The youngsters among the owner’s family were allowed to choose their favorite colors, and Sessa incorporated them in the bed linens as well as the furnishings. This aptly named purple stateroom is complemented by a blue stateroom, and it’s impossible to walk into either without smiling. The beds in both, as well as in a staff cabin, can push together when so desired.
The “silver suite,” as this guest stateroom is called, is fully forward on the main deck. First-time visitors aboard Chopi Chopi might naturally assume it’s the master stateroom, but it’s not, since one of the six decks aboard is dedicated solely to the owner.
As for Chopi Chopi’s owner, here’s the master bedroom, nicely rimmed with windows. It’s a peaceful respite and a good size without looking or feeling overwhelming. The same is true of the rest of the owner’s deck, which further contains a private alfresco area and a pool.
Something you won’t find in the owner’s bedroom is a television. Instead, this dedicated TV lounge is just down the hall on the same deck. The owner requested a separate room for practical reasons: He tends to be a bit of a night owl, so he can watch his favorite programs, catch up on the news, or view other shows without disturbing his wife. Note, too, that there’s the door aft to the outside deck space, the latter of which doubles as the helipad when the furnishings are cleared.
Clearly, a megayacht as large and voluminous (displacement is about 1,800 tons) as Chopi Chopi requires a large complement of professional personnel. She’s therefore tended to by a crew and additional staff totaling 31 people. About 4,510 square feet (419 square meters) of interior space is devoted to them, including this properly ample mess. There’s also excellent stowage throughout Chopi Chopi’s six decks, some with doors so well blended into paneling that guests are none the wiser they even exist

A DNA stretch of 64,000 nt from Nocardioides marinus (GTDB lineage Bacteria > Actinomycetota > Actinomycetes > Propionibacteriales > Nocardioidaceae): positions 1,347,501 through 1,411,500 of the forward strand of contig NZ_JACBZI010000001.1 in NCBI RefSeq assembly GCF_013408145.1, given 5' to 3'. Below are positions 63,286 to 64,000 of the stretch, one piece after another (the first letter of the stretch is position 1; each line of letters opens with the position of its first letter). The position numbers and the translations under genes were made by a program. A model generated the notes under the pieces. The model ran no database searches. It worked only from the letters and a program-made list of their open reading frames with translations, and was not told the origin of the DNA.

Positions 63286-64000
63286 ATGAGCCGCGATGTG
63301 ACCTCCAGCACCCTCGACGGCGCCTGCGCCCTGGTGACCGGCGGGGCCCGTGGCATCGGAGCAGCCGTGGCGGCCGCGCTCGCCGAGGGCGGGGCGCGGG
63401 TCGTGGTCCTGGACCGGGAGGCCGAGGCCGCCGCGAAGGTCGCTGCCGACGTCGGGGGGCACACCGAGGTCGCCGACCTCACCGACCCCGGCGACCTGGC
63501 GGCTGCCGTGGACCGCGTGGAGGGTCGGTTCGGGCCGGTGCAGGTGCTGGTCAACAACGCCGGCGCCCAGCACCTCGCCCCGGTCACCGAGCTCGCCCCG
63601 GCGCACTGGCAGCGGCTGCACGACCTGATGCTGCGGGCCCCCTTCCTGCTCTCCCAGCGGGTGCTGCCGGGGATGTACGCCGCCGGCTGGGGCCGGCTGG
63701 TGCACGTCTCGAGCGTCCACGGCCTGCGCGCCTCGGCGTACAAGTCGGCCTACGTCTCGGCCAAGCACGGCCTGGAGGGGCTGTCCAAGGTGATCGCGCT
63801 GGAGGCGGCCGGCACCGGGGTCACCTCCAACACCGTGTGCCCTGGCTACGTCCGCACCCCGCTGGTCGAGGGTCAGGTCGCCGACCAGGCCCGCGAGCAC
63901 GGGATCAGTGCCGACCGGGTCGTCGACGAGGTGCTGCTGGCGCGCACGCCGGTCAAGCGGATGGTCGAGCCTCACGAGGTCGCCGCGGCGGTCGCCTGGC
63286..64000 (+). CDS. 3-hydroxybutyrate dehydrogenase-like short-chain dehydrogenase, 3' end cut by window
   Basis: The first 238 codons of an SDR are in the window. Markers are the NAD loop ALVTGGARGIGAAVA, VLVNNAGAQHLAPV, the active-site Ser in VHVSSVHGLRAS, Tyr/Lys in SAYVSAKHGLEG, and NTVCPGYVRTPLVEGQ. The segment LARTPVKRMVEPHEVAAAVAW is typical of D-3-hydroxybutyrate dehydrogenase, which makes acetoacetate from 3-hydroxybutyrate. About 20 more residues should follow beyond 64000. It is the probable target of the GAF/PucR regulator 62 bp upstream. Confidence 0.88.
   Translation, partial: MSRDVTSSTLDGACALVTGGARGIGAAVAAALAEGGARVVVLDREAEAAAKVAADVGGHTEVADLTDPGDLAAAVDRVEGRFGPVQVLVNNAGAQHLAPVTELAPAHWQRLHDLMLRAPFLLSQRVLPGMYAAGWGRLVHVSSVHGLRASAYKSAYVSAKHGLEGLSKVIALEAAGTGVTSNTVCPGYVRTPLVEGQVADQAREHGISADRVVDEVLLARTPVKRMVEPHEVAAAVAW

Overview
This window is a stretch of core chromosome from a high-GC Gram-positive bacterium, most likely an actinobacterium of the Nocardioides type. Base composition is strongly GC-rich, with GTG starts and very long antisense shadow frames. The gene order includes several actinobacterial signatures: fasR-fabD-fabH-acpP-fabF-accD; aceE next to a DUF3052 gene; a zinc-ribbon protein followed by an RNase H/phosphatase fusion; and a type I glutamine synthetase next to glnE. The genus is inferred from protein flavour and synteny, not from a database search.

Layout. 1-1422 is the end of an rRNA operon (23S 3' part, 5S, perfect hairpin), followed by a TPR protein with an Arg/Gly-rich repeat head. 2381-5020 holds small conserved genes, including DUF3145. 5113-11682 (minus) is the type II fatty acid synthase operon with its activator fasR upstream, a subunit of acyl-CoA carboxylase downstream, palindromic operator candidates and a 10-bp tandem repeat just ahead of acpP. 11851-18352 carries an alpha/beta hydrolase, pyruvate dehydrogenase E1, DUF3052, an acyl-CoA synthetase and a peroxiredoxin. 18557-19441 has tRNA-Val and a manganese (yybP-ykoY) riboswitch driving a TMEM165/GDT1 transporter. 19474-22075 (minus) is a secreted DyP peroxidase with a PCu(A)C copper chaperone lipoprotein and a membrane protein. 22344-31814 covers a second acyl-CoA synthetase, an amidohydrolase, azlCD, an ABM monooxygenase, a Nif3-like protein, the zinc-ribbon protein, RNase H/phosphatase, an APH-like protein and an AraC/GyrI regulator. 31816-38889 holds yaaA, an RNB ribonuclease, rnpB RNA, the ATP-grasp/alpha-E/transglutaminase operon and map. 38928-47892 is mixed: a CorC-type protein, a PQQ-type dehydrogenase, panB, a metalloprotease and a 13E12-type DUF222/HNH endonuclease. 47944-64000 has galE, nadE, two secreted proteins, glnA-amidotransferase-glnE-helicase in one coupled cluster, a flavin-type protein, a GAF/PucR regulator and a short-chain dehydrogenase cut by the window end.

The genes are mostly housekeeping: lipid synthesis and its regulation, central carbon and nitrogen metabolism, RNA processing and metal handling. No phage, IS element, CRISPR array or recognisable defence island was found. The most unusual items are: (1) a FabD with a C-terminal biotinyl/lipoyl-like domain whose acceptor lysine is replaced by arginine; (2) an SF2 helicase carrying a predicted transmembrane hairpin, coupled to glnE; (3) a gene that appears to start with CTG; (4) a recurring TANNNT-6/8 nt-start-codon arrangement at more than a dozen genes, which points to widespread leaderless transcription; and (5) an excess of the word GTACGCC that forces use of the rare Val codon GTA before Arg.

Captains among you will really appreciate Chopi Chopi’s wheelhouse, but even the least-technical-oriented person will marvel at it. The 861-square-foot (80-square-meter) space was designed by TEAM Italia, a megayacht marine-electronics firm, with CRN’s in-house engineers as well as the owner’s captain and design team. It’s laid out much like a military ship’s wheelhouse, in circular fashion. Furthermore, Chopi Chopi is the first yacht anywhere to incorporate an i-Chart table, created by TEAM Italia. It’s the 42-inch touchscreen visible in the tabletop in the foreground. Everything from navigation data to onboard systems’ status can be called up, as can the Internet. The i-Chart table is further integrated with 10 other touchscreens installed on this console and the forward-most console, thereby letting it call up the same radar information, engine speed, and more displayed there and giving the captain an unmatched one-screen-shows-all experience. TEAM Italia can update it via a Web connection when needed, too, and customize it according to the captain’s and owner’s wishes.
Chopi Chopi’s significance for CRN is well documented. Besides being the Italian yard’s largest-ever megayacht, she kept an average of 80 people employed each day for a total of 660,000 man hours. Given a reported cruising range of 6,000 nautical miles at 12 knots (with power from twin Caterpillars), Chopi Chopi should contribute to the local economies of more than a few distant ports, too. Given that her owner has a history of enjoying cruising, here’s hoping he finds some of those ports to be suitable homes-away-from-home for his floating home.